When an input filter is invoked, it first asks the upstream filter for the next bucket brigade (using the get_brigade( ) call). That upstream filter in turn asks for the bucket brigade from the next upstream filter in the chain, and so on, until the last filter that reads from the network (called core_in) is reached. The core_in filter reads, using a socket, a portion of the incoming data from the network, processes it, and sends it to its downstream filter, which processes the data and sends it to its downstream filter, and so on, until it reaches the very first filter that asked for the data. (In reality, some other handler triggers the request for the bucket brigade (e.g., the HTTP response handler or a protocol module), but for our discussion it's good enough to assume that it's the first filter that issues the get_brigade( ) call.)

Figure 25-5 depicts a typical input filter chain data flow, in addition to the program control flow. The arrows show when the control is switched from one filter to another, and the black-headed arrows show the actual data flow. The diagram includes some pseudocode, both in Perl for the mod_perl filters and in C for the internal Apache filters. You don't have to understand C to understand this diagram. What's important to understand is that when input filters are invoked they first call each other via the get_brigade( ) call and then block (notice the brick walls in the diagram), waiting for the call to return. When this call returns, all upstream filters have already completed their filtering tasks.

Figure 25-5. mod_perl 2.0 input filter program control and data flow
figs/pmp_2505.gif

As mentioned earlier, the streaming interface hides these details; however, the first call to $filter->read( ) will block, as underneath it performs the get_brigade( ) call.

Figure 25-5 shows a part of the actual input filter chain for an HTTP request. The ... shows that there are more filters in between the mod_perl filter and http_in.

Now let's look at what happens in the output filter chain. The first filter acquires the bucket brigades containing the response data from the content handler (or another protocol handler if we aren't talking HTTP), then it applies any modifications and passes the data to the next filter (using the pass_brigade( ) call), which in turn applies its modifications and sends the bucket brigade to the next filter, and so on, all the way down to the last filter (called core), which writes the data to the network, via the socket to which the client is listening. Even though the output filters don't have to wait to acquire the bucket brigade (since the upstream filter passes it to them as an argument), they still block in a similar fashion to input filters, because they have to wait for the pass_brigade( ) call to return.

Figure 25-6 depicts a typical output filter chain data flow in addition to the program control flow. As in the input filter chain diagram, the arrows show the program control flow, and the black-headed arrows show the data flow. Again, the diagram uses Perl pseudocode for the mod_perl filter and C pseudocode for the Apache filters, and the brick walls represent the blocking. The diagram shows only part of the real HTTP response filter chain; ... stands for the omitted filters.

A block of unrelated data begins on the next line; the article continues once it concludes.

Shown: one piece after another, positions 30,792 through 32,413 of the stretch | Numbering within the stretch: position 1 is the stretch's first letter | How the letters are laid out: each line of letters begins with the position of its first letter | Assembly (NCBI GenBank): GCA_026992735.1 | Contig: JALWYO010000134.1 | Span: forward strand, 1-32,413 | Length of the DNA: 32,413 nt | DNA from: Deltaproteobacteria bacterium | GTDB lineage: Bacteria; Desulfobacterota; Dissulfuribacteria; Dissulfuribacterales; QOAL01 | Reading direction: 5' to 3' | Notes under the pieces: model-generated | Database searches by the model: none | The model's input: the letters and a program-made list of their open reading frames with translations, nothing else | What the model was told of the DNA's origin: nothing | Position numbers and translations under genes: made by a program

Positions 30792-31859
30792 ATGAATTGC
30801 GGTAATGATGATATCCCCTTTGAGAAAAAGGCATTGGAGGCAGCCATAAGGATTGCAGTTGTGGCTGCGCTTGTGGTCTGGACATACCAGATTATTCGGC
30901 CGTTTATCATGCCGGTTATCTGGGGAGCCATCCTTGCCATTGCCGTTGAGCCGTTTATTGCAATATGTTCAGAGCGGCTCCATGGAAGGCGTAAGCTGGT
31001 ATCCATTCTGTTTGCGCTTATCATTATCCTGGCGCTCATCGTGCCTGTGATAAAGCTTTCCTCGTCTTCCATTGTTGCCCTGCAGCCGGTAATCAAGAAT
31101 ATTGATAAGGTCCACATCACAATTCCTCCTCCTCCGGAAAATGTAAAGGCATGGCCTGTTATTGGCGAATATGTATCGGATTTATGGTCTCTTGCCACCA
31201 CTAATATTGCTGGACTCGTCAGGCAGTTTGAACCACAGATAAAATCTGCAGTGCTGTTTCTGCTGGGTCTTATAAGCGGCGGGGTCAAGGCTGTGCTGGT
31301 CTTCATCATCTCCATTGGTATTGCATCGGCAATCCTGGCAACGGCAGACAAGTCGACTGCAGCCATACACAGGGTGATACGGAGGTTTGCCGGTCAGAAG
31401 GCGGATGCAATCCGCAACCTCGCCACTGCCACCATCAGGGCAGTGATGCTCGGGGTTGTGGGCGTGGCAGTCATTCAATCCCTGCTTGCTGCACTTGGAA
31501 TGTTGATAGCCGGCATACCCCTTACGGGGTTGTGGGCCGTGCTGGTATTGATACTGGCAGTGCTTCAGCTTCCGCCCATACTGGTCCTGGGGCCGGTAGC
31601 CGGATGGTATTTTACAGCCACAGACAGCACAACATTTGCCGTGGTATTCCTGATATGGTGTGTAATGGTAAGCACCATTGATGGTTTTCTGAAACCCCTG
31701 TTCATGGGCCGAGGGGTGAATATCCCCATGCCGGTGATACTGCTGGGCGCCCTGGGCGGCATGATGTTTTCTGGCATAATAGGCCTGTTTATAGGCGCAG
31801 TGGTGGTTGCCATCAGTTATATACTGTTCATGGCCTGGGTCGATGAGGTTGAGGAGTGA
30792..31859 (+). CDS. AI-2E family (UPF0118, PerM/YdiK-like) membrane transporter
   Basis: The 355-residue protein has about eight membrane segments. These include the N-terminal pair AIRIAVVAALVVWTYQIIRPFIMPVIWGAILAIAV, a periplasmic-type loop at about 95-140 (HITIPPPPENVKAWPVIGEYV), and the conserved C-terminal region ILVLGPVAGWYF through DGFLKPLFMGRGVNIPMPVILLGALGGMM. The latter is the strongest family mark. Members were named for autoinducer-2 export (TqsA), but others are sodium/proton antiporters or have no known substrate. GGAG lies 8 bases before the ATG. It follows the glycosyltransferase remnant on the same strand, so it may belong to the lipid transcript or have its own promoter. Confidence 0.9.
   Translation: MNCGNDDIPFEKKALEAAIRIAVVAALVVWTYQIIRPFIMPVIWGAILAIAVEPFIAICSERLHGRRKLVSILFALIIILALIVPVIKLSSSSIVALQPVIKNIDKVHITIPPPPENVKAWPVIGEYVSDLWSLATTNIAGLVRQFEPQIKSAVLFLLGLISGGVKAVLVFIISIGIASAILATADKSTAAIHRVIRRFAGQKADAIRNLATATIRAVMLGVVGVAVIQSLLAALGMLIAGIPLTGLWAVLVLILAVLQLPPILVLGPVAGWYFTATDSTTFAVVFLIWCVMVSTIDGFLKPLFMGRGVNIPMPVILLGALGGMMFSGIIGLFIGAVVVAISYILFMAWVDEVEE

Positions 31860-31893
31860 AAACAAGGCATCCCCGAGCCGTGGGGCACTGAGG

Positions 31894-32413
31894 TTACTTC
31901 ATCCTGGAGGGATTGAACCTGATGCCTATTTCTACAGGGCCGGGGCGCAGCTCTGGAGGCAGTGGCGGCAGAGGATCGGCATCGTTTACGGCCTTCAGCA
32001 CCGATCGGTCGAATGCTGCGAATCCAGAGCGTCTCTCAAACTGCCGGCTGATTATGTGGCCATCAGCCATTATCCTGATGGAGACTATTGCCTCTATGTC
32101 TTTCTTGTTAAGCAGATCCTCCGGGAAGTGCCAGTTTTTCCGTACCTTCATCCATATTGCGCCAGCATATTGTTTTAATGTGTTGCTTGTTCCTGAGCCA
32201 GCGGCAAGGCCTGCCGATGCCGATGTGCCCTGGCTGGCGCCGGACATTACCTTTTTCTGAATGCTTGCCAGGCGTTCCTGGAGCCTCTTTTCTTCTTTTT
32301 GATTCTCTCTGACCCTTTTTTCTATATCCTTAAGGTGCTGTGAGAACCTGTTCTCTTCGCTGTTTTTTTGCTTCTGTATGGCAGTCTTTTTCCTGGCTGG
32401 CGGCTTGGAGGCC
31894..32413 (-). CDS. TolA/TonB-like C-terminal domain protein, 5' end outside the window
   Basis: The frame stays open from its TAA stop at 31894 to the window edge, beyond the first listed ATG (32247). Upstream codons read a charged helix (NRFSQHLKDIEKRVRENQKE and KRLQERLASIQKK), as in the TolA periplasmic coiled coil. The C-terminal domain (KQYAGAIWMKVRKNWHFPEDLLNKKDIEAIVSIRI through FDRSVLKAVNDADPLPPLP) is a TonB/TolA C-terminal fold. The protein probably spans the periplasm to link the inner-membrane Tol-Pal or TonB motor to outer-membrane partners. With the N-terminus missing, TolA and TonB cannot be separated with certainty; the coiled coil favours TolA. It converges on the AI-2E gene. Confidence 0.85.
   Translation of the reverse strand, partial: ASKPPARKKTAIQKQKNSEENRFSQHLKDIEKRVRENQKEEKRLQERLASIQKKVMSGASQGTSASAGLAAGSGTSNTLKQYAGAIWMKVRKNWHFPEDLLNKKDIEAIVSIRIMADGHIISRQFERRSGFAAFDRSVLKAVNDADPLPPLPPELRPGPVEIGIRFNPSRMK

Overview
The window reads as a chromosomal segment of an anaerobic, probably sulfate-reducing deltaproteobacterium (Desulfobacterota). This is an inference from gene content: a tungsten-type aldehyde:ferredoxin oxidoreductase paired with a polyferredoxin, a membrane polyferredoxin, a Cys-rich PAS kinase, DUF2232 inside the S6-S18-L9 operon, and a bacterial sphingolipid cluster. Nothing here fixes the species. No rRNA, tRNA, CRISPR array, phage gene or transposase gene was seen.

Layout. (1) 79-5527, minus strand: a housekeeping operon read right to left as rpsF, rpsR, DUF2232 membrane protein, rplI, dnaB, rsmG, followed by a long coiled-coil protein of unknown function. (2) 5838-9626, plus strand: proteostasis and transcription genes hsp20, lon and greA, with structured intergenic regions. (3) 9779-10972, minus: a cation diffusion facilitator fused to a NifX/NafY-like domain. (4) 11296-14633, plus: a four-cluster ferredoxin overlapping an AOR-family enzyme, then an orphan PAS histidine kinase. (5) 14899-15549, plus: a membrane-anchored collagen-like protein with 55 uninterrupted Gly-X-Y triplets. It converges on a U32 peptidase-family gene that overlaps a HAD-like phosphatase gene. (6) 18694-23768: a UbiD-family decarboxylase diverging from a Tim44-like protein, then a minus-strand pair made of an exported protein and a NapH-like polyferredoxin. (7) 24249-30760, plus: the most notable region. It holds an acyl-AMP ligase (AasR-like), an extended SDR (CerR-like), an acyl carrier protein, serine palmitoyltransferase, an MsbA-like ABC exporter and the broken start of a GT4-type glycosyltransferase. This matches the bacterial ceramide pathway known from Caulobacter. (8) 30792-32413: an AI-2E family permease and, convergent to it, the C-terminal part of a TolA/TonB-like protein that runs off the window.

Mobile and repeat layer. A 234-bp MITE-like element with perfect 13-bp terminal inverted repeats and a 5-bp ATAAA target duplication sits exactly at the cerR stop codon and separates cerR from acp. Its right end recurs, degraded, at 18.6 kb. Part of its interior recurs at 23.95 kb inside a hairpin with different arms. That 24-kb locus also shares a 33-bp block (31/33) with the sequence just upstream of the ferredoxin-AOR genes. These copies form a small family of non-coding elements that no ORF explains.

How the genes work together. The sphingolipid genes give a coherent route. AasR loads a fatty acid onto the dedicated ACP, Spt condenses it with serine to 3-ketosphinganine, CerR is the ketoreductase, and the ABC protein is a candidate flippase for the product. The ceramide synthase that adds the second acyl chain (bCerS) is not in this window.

Figure 25-6. mod_perl 2.0 output filter program control and data flow
figs/pmp_2506.gif

25.3.2 Filter Configuration

HTTP request filter handlers are declared using the FilterRequestHandler attribute. Consider the following request input and output filter skeletons:

package Book::FilterRequestFoo;
use base qw(Apache::Filter);

sub input  : FilterRequestHandler {
    my($filter, $bb, $mode, $block, $readbytes) = @_;
    #...
}

sub output : FilterRequestHandler {
    my($filter, $bb) = @_;
    #...
}

1;

If the attribute is not specified, the default FilterRequestHandler attribute is assumed. Filters specifying subroutine attributes must subclass Apache::Filter.

The request filters are usually configured in the <Location> or equivalent sections:

PerlModule Book::FilterRequestFoo
PerlModule Book::NiceResponse
<Location /filter_foo>
    SetHandler modperl
    PerlResponseHandler     Book::NiceResponse
    PerlInputFilterHandler  Book::FilterRequestFoo::input
    PerlOutputFilterHandler Book::FilterRequestFoo::output
</Location>

Now we have the request input and output filters configured.

The connection filter handler uses the FilterConnectionHandler attribute. Here is a similar example for the connection input and output filters:

package Book::FilterConnectionBar;
use base qw(Apache::Filter);

sub input  : FilterConnectionHandler {
    my($filter, $bb, $mode, $block, $readbytes) = @_;
    #...
}

sub output : FilterConnectionHandler {
    my($filter, $bb) = @_;
    #...
}

1;

This time the configuration must be done outside the <Location> or equivalent sections, usually within the <VirtualHost> section or the global server configuration:

Listen 8005
<VirtualHost _default_:8005>
    PerlModule Book::FilterConnectionBar
    PerlModule Book::NiceResponse

    PerlInputFilterHandler  Book::FilterConnectionBar::input
    PerlOutputFilterHandler Book::FilterConnectionBar::output
    <Location />
        SetHandler modperl
        PerlResponseHandler Book::NiceResponse
    </Location>

</VirtualHost>

This accomplishes the configuration of the connection input and output filters.

25.3.3 Input Filters

We looked at how input filters call each other in Figure 25-5. Now let's look at some examples of input filters.